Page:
Ödön Mihalovich

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Edmund-von-Mihalovich.jpg

Ödön (Edmund) Péter József de Mihalovich (September 13, 1842 in Fericsánci, Slavonia – April 22, 1929 in Budapest)[1] was a Hungarian composer and music educator.

Mihalovich first studied in Pest with Mihály Mosonyi. In 1865, he moved to Leipzig, studying there with Moritz Hauptmann, and, in 1866, he completed his studies in Munich with Peter Cornelius. Mihalovich then moved back to Pest; in 1872, he became president of the city's Wagner Society and, in 1887, he followed Franz Liszt as the head of the Budapest Academy of Music, a position he held up to his death.

He was also, according to a contemporary source [2][3] a pupil of Hans von Bülow.

While Mihalovich's works are thoroughly Wagnerian in style, he was supportive of Hungarian nationalism and encouraged composers such as Béla Bartók and Zoltán Kodály.

A symphony in D minor was published by Breitkopf & Härtel in 1883.[4]

Works[edit]

Note:this list is incomplete.

Operas
  • Hagbart und Signe (1867-1881), prémieres: Dresden, 1882 by Franz Wüllner; Budapest, 1886 by Sándor Erkel.
  • Wieland der Schmied (1876–78, unperformed)
  • Eliane (1885–87), prémieres: Budapest, 1908 by István Kerner; Vienna 1909 by Karl Gille.
  • Toldi (The Knight Toldi) (1888-1891), prémiere: Budapest, 1893 by Anton Resnicek.
  • Toldi's Love (Toldi szerelme - the second version of Toldi with new 2nd finale and 3rd act), prémiere: Budapest, 1895 by Arthur Nikisch.

Fragments and planned operas:

  • König Fjalar (1877-1884, 3 versions, destroyed)
  • Faust (?, only two scenes are written)
  • Tihanyi visszhang (The Echo of Tihany /Hungarian fairy-tale/, after 1895, only two scenes are written.)
Symphonies
  • No. 1 in D minor (1879), prémiere: Budapest,1885.
  • No. 2 in B minor (1892), prémiere: Budapest, 1893.
  • No. 3 in A minor, 'Patethique'(sic) (In memoriam Elisabeth, Empress of Austria and Queen consort of Hungary, 1900), prémiere: Budapest, 1901.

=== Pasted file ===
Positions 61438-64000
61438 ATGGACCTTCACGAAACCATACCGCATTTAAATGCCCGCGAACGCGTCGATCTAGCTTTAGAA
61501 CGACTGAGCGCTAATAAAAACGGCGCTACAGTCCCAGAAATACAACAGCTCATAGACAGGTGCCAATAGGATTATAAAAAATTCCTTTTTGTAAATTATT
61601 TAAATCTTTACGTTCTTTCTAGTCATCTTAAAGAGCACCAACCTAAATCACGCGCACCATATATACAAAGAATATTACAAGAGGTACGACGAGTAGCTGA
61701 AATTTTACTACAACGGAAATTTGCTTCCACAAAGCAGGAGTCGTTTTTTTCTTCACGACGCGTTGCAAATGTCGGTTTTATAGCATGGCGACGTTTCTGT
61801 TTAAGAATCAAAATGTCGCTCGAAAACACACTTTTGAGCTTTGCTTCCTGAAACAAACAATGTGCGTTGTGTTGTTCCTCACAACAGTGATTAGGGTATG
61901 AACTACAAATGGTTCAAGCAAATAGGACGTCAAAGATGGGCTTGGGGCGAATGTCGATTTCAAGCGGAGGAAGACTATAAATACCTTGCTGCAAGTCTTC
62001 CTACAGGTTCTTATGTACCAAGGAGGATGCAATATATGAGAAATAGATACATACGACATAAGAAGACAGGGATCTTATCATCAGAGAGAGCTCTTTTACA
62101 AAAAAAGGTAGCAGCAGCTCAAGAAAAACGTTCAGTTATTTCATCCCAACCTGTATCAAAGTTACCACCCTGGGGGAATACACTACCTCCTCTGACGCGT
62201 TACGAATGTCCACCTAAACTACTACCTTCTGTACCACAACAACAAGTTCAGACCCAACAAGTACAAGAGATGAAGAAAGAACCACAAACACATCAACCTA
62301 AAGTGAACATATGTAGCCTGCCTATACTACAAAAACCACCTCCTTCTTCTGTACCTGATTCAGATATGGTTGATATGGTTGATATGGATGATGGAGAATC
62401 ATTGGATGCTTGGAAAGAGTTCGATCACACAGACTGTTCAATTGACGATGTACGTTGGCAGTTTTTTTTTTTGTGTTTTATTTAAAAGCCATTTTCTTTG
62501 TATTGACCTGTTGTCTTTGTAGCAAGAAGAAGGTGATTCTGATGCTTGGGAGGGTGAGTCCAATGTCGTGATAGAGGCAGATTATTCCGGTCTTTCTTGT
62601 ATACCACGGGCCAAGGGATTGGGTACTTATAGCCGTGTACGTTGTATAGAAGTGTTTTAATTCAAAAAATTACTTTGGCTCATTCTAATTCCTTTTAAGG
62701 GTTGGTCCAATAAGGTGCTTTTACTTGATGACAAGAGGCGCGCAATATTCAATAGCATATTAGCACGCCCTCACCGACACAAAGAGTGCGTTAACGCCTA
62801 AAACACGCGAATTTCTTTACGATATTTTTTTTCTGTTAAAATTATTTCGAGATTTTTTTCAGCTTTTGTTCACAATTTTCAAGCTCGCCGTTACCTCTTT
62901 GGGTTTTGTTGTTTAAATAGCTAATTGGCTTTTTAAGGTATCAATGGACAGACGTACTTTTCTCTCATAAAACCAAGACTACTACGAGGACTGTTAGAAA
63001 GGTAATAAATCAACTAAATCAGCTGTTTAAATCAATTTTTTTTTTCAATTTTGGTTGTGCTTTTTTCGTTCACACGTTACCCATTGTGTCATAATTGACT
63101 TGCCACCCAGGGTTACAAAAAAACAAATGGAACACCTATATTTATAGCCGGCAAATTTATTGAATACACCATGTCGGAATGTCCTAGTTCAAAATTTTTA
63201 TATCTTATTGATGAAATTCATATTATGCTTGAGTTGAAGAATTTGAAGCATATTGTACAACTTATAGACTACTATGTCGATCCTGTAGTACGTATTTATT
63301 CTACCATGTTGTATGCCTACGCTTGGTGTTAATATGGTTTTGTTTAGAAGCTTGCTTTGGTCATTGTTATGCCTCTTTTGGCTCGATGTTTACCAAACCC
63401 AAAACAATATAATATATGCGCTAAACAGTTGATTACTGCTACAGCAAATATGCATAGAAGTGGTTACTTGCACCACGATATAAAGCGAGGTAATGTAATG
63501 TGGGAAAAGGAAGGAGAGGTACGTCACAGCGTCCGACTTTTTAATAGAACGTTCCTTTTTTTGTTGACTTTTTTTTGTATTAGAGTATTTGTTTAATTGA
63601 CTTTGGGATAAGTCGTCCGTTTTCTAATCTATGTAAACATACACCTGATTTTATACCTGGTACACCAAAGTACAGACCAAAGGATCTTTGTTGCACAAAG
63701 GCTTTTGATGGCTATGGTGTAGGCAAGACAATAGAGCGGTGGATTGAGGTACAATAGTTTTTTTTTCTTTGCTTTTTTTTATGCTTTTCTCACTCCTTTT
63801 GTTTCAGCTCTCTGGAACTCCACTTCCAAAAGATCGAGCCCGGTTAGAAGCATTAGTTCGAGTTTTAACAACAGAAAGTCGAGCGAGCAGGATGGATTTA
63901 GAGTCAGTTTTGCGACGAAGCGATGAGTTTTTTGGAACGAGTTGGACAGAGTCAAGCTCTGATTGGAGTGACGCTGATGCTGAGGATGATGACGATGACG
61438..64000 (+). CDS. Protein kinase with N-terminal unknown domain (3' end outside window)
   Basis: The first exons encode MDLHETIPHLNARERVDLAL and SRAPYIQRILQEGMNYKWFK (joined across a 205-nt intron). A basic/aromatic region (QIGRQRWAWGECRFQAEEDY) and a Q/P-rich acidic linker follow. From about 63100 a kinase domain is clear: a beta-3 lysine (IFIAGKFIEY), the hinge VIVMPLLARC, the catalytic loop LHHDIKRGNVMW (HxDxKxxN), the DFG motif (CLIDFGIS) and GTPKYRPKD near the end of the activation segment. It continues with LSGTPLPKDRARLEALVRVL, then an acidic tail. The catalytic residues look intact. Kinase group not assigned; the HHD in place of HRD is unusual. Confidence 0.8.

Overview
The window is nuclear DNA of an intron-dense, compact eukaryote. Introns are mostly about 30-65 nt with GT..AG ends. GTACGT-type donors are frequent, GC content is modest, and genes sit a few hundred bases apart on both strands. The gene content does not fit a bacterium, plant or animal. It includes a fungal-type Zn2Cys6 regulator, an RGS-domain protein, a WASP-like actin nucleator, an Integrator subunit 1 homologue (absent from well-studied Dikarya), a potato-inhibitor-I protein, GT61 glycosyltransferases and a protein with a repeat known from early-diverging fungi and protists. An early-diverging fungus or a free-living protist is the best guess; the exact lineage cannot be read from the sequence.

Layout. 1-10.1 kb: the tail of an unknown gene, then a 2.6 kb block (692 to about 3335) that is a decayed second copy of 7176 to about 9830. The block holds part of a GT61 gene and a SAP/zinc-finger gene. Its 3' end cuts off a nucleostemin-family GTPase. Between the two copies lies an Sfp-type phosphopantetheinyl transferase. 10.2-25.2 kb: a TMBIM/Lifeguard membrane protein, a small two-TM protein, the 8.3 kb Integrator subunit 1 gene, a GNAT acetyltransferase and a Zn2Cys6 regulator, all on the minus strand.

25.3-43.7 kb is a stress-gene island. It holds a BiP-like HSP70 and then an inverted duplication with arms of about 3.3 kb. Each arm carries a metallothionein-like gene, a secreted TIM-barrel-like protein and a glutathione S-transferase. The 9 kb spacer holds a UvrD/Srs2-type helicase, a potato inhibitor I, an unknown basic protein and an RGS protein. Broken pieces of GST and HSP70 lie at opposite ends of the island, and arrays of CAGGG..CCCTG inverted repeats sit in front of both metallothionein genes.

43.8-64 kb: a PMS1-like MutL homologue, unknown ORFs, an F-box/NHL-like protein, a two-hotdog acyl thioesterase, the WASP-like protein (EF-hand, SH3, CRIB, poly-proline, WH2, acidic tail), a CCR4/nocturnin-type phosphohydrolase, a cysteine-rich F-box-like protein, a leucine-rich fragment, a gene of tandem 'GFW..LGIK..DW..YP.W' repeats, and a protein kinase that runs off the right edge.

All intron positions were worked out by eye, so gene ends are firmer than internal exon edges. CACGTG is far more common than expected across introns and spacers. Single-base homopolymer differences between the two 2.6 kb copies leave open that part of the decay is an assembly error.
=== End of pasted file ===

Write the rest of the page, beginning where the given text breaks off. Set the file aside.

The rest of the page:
• No. 4 in C minor (1902), prémiere: Budapest, 1903.
Symphonic Ballads
  • The Ghost ship (Rémhajó/Der Geisterschiff), prémiere: Budapest, 1871; Cassel, 1872.
  • The Mermaid (Sellő/Die Nixe), prémiere: Budapest, 1875; Wiesbaden, 1878.
  • Hero and Leander (Heró és Leander/ Hero und Leander), prémiere: Budapest, 1879.
  • Funeral music for Ferenc Deák (Gyászhangok nagyzenekarra/ Trauerklänge), prémiere: Budapest, 1876.
  • La Ronde du Sabbat (Boszorkányszombat), prémiere: Budapest, 1879.
  • Faust Phantasy (Faust-ábránd / Eine Faust-Phantasie), prémiere: Leipzig, 1883; Budapest 1896.
  • Pan's death (Pán halála / Pan's Tod), prémiere: Budapest, 1898; Berlin, 1902.
Other works
  • Choral works
  • Chamber music

References[edit]

  1. ^ "Musiklexikon Online: Biography Entry identifying Ödön Mihalovich with E. von Mihalovich". Retrieved 2008-06-10. 
  2. ^ Ebel, Otto (1895). Handbook of music: containing biographical notices of about 1700 prominent composers and over 3000 musical terms at Google Books, page 130. Published by Arthur P. Schmidt, 1895.
  3. ^ This claim is backed up by Meyers Konversations-Lexikon: eine Eycyklopädie des allgemeinen Wissens, Volume 17, 1890, which adds that Mihalovich spent 3 years in Munich studying with Bülow after his time with Hauptmann; and at least one other source
  4. ^ Sonneck, Oscar George Theodore: Orchestral Music (Class M1000-1268) Catalogue: Scores in the Library of Congress at Google Books, page 582. "OCLC link to Worldcat Information for Ödön (Edmund) Péter József von Mihalovich's D minor symphony". Breitkopf & Härtel. 1883. Retrieved 2008-06-10. 
  • Don Randel, Harvard Biographical Dictionary of Music. Harvard, 1996, p. 588.

External links[edit]

Further reading[edit]